If Colson was dissembling about his hard-won faith in Christ, the result of imprisonment for his part in Watergate -- a possibility I don't accept for a millisecond -- his was an odd way of staging a comeback: witnessing Christ's love to the ickiest congregation imaginable, prison inmates.
He got famous all right, but look at the millions of dollars he left on the table -- book royalties, prize money and the like. Virtually the whole of it he donated to the Prison Fellowship Ministries he founded in 1976. What sensible modern American would do such a thing? The Colson kind of American is just the kind to do such a thing. Because of ... because of ...
Redemption -- the concept we can't get our arms around. Colson could. He got it. Better said: He lived it. Prison and its attendant sufferings made a powerful mark on a man who once said he would walk over his grandmother to get Richard Nixon re-elected.
The much-despised Nixon is perhaps the distorting element in any consideration of Colson's extraordinary rebirth as servant of God. The fact was -- is -- that Colson, in prison, woke up to the painful understanding of an extraordinary reality in the lives of all men and women, Nixonites or not. What he saw with awful clarity was the fallen nature of us all: our capacity, irrespective of political orientation, to decide "right" and "wrong" for ourselves; to walk all over our grandmothers, unless constrained by the inhibitions proceeding from a more gracious place than our hearts.
Colson knew the source of that self-will to be the horrifying reality called sin. Ah. Sin. That's where we really trip up modern people. Does anyone believe that old stuff any more? Colson came to believe it, but in fact, you don't have to "believe" something rationally for it to circle you with open, carnivorous eyes, waiting to pounce. You can say, phooey, or in more modern parlance, "! $ %! %$"! Neither alters the consistent human experience of wayward behavior. "We have followed too much the devices and desires of our own hearts," as the matchless Book of Common Prayer insists, matchlessly. "... And there is no health in us."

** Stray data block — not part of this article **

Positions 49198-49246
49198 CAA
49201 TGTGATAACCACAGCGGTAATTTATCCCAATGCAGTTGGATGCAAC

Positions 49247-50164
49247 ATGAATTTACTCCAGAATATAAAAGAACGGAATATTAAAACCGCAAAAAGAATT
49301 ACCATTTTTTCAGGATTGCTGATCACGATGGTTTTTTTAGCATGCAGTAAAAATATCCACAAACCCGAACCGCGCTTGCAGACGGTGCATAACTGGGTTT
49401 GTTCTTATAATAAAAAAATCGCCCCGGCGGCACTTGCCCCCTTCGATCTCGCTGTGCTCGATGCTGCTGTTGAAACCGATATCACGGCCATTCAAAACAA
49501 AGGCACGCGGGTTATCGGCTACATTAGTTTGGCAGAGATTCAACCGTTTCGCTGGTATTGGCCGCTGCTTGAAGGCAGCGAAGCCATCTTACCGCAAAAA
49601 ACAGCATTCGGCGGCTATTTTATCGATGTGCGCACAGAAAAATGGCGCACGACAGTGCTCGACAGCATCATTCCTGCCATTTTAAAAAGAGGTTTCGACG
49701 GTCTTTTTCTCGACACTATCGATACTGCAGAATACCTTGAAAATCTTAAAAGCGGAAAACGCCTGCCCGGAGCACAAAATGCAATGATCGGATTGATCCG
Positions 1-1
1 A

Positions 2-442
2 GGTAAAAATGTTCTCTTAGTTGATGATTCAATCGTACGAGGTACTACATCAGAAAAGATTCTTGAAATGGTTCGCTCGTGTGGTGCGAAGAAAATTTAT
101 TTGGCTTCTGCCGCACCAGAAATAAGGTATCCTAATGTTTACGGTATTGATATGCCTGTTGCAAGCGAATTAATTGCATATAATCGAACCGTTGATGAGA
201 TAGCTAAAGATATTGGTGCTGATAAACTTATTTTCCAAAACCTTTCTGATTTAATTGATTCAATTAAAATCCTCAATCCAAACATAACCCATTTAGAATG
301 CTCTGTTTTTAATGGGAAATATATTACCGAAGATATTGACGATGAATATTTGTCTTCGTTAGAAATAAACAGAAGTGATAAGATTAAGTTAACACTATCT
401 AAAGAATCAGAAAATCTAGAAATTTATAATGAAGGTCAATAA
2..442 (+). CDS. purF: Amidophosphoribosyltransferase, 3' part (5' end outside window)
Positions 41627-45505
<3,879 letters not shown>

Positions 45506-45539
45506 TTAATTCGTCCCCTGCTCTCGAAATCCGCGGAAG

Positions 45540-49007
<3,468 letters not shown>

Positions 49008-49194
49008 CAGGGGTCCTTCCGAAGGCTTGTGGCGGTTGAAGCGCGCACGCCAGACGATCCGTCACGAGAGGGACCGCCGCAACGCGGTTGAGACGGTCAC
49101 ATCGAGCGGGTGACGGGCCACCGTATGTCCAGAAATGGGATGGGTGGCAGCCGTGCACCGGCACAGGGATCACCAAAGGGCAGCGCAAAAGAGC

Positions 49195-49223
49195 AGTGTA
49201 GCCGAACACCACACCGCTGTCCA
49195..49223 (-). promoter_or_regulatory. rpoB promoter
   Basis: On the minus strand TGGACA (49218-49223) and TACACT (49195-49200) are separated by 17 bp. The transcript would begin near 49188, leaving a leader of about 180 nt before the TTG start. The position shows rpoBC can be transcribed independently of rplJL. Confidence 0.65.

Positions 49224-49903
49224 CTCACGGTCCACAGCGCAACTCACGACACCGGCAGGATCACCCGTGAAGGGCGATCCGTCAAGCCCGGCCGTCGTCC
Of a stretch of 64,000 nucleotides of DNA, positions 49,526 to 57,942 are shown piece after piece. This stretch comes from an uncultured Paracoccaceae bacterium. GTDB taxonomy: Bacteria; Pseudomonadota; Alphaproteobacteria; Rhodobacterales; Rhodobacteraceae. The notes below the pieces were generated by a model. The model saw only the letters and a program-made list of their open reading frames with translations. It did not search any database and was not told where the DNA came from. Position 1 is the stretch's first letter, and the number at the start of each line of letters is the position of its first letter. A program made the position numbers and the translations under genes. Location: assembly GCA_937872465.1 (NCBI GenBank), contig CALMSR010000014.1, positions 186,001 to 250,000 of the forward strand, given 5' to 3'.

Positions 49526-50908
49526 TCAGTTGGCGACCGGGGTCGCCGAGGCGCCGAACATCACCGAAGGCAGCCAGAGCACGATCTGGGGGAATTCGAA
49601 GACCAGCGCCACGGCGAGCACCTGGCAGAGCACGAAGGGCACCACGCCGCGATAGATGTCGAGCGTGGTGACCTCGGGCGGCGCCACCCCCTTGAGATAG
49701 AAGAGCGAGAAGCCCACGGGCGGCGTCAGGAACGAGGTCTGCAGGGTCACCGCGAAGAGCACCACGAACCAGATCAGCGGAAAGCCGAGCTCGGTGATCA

The possibility that Colson grasped and extolled is that of victory over our deeds and misdeeds through repentance and amendment of life. Forgiveness obtained through the mercy of Christ would blot out the obstruction of justice -- Colson's Watergate-connected offense -- not to mention sins far grosser.
The man who would have walked over his grandmother realized the narrowness of his escape. "I shudder to think of what I'd been if I'd not gone to prison," he said in 1993. He would have missed not just the experience of prison but the prison-induced necessity, as he saw it, of putting before -- even the worst of prisoners -- the possibility of salvation through the Son of God.
Yeah, yeah, sure, we know. Unicorns, pillars of fire, sons of God, curious figures closed to a world self-sealed from the intrusions of science and reason! Against Colson, much of the practical world of "diversity" and secularism closed intellectual ranks -- glad enough to acknowledge his good deeds, reluctant to attribute his source of inspiration to anything higher than the human desire for a good press.
The modern era's attempts to expel religion from public life, by prohibition or ridicule, seem to the modern era sheer necessity. Chuck Colson saw that necessity as folly. He plowed a straight furrow, caring nothing for scoffs and uncharitable views of his motives. He served neither the networks nor the pundits nor the wiseacres of either political party. Prison bars failed utterly to block the light that flooded the cell where God spoke and a humble, fallen man listened humbly.